Below we’ll show you how to process your panes and create your Moon mosaic. For more info on this, read our dedicated guide to creating a Moon mosaic.

Stack your moon images

A stacked image of a partial eclipse of the Moon, 10 January 2020. Credit: Dave Eagle
A stacked image of a partial eclipse of the Moon, 10 January 2020. Credit: Dave Eagle

The next step is to process each AVI file to produce one still image, ready for assembly into the final mosaic. For a large mosaic made with many panes this can be a daunting and tedious task, but there are ways to speed things up.

The first step is to analyse, register and stack the frames captured in each AVI file. There are various good free programs that can do this for you, including RegiStax, AutoStakkert and AviStack.

We’ll be using AviStack for the bulk of the processing and RegiStax to perform wavelet sharpening on the results. For more on this, read our guide to wavelets in RegiStax or how to stack DSLR images of the Moon.

The analysis step determines the quality of each still frame and then ranks them in order of how good they are. A user-set quality threshold then determines how many of the frames are used.

The frames that are above the threshold are ‘registered’ (aligned) to one another. These are then ‘stacked’ (averaged) to produce a final image.

Quality analysis determines which frames will give you the best results. Higher quality potentially means more noise

The higher the quality threshold, the fewer frames will ultimately go into the stack. This will result in the sharpest output, but with fewer frames to average, noise is more noticeable.

Set the quality threshold lower and there will be more frames to average, resulting in a smoother, less noisy result. But using lower-quality frames reduces overall image sharpness.

It’s a good idea to perform a number of test runs using AviStack if you’re not familiar with the program.

There are a lot of settings that can be configured. These are shown in a separate window and can be viewed by expanding the tree list.

Moon mosaic, by David de Cuevas.
A 12-frame Moon mosaic, by David de Cuevas, captured from Treize Vents, France, with a ZAO ASI 120MC camera and a 150/750 Newtonian.

Double clicking on a parameter section, for example ‘Frame selection’, will bring up a control window allowing you to adjust the settings. You can toggle between automatic and manual processing by clicking on the gear icon below the section header.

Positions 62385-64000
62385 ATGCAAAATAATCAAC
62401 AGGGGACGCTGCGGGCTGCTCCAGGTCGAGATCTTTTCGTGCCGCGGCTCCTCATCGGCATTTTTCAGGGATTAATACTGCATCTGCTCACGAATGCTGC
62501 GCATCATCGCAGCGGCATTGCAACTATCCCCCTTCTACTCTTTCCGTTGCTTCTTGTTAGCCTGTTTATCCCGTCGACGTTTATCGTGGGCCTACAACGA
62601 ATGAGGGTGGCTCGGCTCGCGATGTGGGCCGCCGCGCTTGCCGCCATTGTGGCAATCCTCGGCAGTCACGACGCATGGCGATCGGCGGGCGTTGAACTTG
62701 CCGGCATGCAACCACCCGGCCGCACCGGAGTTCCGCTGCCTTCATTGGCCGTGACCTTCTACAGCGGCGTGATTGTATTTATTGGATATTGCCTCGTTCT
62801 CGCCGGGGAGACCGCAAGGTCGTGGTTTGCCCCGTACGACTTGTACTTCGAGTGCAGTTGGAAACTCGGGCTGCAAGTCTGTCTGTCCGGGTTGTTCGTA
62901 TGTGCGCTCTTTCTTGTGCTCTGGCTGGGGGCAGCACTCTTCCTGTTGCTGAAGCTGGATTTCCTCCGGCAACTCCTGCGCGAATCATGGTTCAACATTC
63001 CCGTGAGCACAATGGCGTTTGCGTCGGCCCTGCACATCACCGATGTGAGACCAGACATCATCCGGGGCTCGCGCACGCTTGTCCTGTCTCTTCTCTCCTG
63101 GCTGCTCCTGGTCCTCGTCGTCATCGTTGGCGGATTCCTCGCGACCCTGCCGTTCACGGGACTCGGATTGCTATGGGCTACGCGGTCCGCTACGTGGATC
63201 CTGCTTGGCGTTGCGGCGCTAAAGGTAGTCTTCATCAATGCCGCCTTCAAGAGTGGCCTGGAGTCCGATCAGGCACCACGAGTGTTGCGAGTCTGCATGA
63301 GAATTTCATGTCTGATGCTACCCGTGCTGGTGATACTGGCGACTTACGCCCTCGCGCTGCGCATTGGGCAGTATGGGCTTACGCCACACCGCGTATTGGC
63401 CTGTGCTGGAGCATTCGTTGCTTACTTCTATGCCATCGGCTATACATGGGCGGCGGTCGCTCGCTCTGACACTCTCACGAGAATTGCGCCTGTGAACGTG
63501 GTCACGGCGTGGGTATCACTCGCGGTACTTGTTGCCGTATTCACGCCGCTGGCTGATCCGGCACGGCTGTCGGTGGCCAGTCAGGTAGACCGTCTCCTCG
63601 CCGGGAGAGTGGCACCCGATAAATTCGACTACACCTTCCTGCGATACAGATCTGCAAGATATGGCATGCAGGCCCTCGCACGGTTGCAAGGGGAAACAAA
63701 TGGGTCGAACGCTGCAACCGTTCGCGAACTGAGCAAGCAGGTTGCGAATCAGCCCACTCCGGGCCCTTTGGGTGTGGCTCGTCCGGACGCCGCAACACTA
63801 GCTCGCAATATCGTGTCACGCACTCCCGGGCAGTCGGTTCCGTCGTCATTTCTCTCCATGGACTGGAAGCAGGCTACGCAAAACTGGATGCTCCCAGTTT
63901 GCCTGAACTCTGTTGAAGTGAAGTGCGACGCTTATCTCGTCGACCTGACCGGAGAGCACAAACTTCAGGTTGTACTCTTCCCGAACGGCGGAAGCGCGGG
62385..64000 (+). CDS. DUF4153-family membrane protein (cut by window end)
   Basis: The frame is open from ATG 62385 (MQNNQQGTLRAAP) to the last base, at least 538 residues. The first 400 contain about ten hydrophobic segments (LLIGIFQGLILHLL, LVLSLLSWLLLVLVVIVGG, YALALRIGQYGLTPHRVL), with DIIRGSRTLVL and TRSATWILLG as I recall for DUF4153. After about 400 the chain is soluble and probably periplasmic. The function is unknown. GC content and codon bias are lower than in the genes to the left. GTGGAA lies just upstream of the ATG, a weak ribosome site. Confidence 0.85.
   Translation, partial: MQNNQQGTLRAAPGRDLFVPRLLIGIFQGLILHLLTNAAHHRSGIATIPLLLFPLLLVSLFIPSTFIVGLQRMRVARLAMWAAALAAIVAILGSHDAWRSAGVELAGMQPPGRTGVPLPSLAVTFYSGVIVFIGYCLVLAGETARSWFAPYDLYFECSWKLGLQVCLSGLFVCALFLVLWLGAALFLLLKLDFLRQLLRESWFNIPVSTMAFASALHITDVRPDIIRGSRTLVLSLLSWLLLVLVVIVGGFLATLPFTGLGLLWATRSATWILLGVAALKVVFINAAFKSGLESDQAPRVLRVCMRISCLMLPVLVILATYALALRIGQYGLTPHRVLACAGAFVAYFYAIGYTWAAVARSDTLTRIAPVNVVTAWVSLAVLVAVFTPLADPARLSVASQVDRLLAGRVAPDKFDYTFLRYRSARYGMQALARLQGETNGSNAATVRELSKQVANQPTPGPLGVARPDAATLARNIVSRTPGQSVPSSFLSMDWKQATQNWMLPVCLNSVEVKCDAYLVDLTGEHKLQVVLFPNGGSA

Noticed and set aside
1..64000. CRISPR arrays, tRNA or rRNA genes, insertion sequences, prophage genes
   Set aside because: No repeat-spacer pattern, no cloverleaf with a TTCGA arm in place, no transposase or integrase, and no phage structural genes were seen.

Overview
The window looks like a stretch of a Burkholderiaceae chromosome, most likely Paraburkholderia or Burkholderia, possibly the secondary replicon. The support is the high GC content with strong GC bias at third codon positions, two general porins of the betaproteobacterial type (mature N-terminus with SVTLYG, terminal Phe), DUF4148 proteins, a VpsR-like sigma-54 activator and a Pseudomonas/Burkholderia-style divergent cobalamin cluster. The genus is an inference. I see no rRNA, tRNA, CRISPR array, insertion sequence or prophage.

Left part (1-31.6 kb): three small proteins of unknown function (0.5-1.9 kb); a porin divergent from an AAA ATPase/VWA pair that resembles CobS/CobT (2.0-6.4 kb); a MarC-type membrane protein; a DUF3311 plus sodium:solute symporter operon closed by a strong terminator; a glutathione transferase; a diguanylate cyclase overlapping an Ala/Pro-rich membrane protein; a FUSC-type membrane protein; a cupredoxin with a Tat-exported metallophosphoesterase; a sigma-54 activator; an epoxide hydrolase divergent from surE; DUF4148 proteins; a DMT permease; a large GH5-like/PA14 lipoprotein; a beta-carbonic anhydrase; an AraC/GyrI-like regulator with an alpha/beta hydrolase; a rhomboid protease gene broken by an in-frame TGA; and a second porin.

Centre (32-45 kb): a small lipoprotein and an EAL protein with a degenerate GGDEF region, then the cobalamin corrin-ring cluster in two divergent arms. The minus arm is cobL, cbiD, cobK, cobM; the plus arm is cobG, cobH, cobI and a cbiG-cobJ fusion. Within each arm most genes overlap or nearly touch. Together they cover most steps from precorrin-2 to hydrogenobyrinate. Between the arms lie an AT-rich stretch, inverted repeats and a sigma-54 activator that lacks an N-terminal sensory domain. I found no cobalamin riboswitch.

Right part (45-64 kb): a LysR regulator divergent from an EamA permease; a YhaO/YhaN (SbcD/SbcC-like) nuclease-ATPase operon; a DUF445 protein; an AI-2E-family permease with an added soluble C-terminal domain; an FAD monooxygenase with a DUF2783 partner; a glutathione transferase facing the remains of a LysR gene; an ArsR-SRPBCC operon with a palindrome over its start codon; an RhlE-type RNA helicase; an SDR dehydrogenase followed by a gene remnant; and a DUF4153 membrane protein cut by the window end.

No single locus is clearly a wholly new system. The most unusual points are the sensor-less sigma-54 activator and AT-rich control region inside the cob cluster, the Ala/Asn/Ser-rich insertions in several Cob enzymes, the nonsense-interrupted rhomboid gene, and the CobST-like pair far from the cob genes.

Setting the toggle to ‘Automatic processing’ lets AviStack make decisions for you, which can be useful if you’re not sure what you’re doing.

AviStack has a great batch-processing mode that can work on large numbers of AVI files unattended. The end result is a single distilled image for each AVI capture.

Various output formats are available, but we recommend PNG as this is a lossless format that many editing programs and file viewers can easily display.

Other lossless files can be used, but how easy they are to view and manipulate varies. Avoid formats such as JPEG that use ‘lossy’ compression – these discard data to make files smaller.

Mosaic of a 35%-lit Moon, by Jarrod Bennett.
Mosaic of a 35%-lit Moon, by Jarrod Bennett, captured from Mutxamel, Spain, using a ZWO ASI120mm camera and a Sky-Watcher 150PL.

Following the step-by-step guide below, the initial process delivers results with no sharpening. To the eye these will look blurred, so to address this we’ll apply the excellent wavelet sharpening function in RegiStax.

Sharpening lunar images needs to be done with great care – it’s easy to get carried away and push it too far. If in doubt, leave the image up on your computer screen and walk away from it for a while.

When you come back, your initial reaction will be a good indicator as to whether you’ve taken things too far. If you’re creating your mosaic at low magnification, a gentle tweak on the first slider is all that’s normally required.

The most exciting part of mosaicing is building the final image. There are free programs that can do this automatically, such as Microsoft’s Image Composite Editor (ICE).

Building the mosaic manually is more time-consuming, but ultimately a more rewarding experience.

Doing it yourself can also help to avoid the errors that can creep in when you let automated programs carry out the process.

Process your lunar image, step-by-step

1 Load

Processing panes AviStack

Load a single AVI into AviStack. If you’re processing it manually, select Settings > Processing > All Manual from the menu. If not, click on All Automatic. Expand the Save Stacked Image section and check Manual processing is set. Click on Automatic processing if shown. Expand the Post processing section and select Manual processing. The four options below should be deselected.